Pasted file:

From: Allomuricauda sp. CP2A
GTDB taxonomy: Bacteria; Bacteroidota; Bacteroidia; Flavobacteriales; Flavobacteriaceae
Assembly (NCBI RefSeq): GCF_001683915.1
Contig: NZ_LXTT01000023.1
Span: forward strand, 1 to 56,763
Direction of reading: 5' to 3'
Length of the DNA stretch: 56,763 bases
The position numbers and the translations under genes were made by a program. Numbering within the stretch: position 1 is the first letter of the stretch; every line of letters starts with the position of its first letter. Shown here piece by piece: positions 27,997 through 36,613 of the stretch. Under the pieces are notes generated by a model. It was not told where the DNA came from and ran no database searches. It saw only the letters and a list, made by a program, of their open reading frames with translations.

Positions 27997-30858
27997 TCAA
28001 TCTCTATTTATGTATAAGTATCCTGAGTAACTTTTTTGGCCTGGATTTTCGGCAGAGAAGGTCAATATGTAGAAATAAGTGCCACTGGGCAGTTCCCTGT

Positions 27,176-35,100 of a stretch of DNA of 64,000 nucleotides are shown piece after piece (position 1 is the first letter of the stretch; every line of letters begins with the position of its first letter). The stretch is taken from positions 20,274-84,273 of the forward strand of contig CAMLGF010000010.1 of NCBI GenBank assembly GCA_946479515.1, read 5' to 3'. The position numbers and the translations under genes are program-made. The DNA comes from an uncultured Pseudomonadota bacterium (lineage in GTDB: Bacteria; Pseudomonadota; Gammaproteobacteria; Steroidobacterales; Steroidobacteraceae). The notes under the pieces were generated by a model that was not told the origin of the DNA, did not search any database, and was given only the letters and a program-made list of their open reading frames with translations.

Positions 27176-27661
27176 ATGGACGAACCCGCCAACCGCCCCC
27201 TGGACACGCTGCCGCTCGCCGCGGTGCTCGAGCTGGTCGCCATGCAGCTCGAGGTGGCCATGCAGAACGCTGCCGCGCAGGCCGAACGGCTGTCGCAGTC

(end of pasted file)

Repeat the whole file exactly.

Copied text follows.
From: Allomuricauda sp. CP2A
GTDB taxonomy: Bacteria; Bacteroidota; Bacteroidia; Flavobacteriales; Flavobacteriaceae
Assembly (NCBI RefSeq): GCF_001683915.1
Contig: NZ_LXTT01000023.1
Span: forward strand, 1 to 56,763
Direction of reading: 5' to 3'
Length of the DNA stretch: 56,763 bases
The position numbers and the translations under genes were made by a program. Numbering within the stretch: position 1 is the first letter of the stretch; every line of letters starts with the position of its first letter. Shown here piece by piece: positions 27,997 through 36,613 of the stretch. Under the pieces are notes generated by a model. It was not told where the DNA came from and ran no database searches. It saw only the letters and a list, made by a program, of their open reading frames with translations.

Positions 27997-30858
27997 TCAA
28001 TCTCTATTTATGTATAAGTATCCTGAGTAACTTTTTTGGCCTGGATTTTCGGCAGAGAAGGTCAATATGTAGAAATAAGTGCCACTGGGCAGTTCCCTGT

Positions 27,176-35,100 of a stretch of DNA of 64,000 nucleotides are shown piece after piece (position 1 is the first letter of the stretch; every line of letters begins with the position of its first letter). The stretch is taken from positions 20,274-84,273 of the forward strand of contig CAMLGF010000010.1 of NCBI GenBank assembly GCA_946479515.1, read 5' to 3'. The position numbers and the translations under genes are program-made. The DNA comes from an uncultured Pseudomonadota bacterium (lineage in GTDB: Bacteria; Pseudomonadota; Gammaproteobacteria; Steroidobacterales; Steroidobacteraceae). The notes under the pieces were generated by a model that was not told the origin of the DNA, did not search any database, and was given only the letters and a program-made list of their open reading frames with translations.

Positions 27176-27661
27176 ATGGACGAACCCGCCAACCGCCCCC
27201 TGGACACGCTGCCGCTCGCCGCGGTGCTCGAGCTGGTCGCCATGCAGCTCGAGGTGGCCATGCAGAACGCTGCCGCGCAGGCCGAACGGCTGTCGCAGTC